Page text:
David might not mind my habits so much if I just slipped quietly and unobtrusively into bed, but most nights, especially in the winter, I create a disturbance as I trip over laundry baskets or knock a pile of clothes off my dresser as I add my recently removed sweatshirts and scarf to the mess. And then I fiddle around my bedside table looking for my bed socks. It takes a while for my eyes to adjust to the darkness and I usually send my reading lamp or a box of tissues to the floor as I feel around for the socks.

My feet are freezing, heck, my whole body is ice cold, and I don’t want to shock the heck out of David as I ease my way under the covers. But try as I might, I almost never fail to wake him out of his slumber. In my defense, he is an incredibly light sleeper. Even when I am as quiet as the proverbial mouse, even if he is snoring like a bear in winter, just my mere presence seems to wake him.

It was 5:30 in the morning last week and I had just snuggled into bed. I was deep under the feathers when the idea for a summer reading program theme hit me. The general topic at the library this summer is food and I’ve been kicking around several catchy phrases for several months now, but this was a really good one.

“Read it and eat!” I said aloud, delighted with myself. David had been stirring, so I figured he was awake.

“Read it and eat.”

“Read it and eat.”

“Read it and eat.”

“I don’t have any paper up here,” I said. “I’ve got to remember it. Read it and eat. Read it and eat.”

“Shut up and sleep!” David responded groggily.

I know he’s getting annoyed.

“I want to hear you make a pledge about when you’re going to go to bed tonight,” David said amiably Sunday night after I’d been consistently climbing into bed around 3:00 and 4:00 in the morning.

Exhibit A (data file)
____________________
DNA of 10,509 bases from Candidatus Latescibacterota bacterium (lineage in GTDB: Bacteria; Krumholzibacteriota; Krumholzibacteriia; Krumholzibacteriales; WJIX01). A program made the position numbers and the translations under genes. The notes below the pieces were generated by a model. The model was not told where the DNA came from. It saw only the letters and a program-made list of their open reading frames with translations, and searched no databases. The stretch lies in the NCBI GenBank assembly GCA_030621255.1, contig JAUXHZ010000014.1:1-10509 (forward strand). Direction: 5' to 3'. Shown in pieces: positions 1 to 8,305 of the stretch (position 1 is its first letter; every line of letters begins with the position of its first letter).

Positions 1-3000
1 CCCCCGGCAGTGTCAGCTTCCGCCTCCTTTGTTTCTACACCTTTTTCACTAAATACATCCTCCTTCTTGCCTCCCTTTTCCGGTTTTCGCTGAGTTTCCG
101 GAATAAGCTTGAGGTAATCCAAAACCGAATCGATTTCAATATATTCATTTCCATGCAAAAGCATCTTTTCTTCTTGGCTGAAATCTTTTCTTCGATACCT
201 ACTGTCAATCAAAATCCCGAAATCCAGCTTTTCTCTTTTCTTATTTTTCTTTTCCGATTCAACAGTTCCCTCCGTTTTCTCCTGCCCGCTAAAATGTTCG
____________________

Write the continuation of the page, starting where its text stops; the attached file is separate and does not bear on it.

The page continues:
“I’m gonna try to go to bed at 1:00,” I said, “but I might be in the middle of something.”

“Just put it down and go to bed,” he advised.

“You’ve been married to me for almost 25 years...” I reminded him.

“Yeah, but I slept through most of those years,” he said.

I laughed, but I made a very concerted effort to go to bed early Sunday night. I made it by 1:30, but, unable to sleep, read until 2:30. And then I had the most bizarre dreams. I woke at 9:00 feeling as if I had never slept at all. This early-to-bed business just doesn’t sit well with me.

I will keep trying because I love my husband and he is good to me. Just this evening when I was making dinner and complained of a pounding headache, he retrieved the aspirin for me so I wouldn’t have to dry my hands.

And, in anticipation of frying smells, he offered to replace the nice jacket I had on with the more casual one hanging in the bathroom. We’re always trying to avoid smelling like fried onions.

“It’s the pink one,” I said, referring to a pink sweatshirt with a zippered fleece inside—a double layer against the cold of our house.

As he put the pink sweatshirt through one arm while I pulled cloves of garlic from the bulb, I noticed the inside layer was missing.

“What about the orange one that goes inside?” I asked

He muttered something about pulling that one out because I asked for the pink one, but went to retrieve it

“If you think this is orange...” he started, as he brought it into the kitchen.

“Don’t argue with me,” I warned, head still pounding. “I think I may have a cerebral hemorrhage.”

“There’s not enough cerebral to hemorrhage,” he countered.

He is right, of course. The inside fleece is more maroon than orange. But I’ve moved on to the chopping stage and I’m holding the knife.

    - Jan. 24, 2007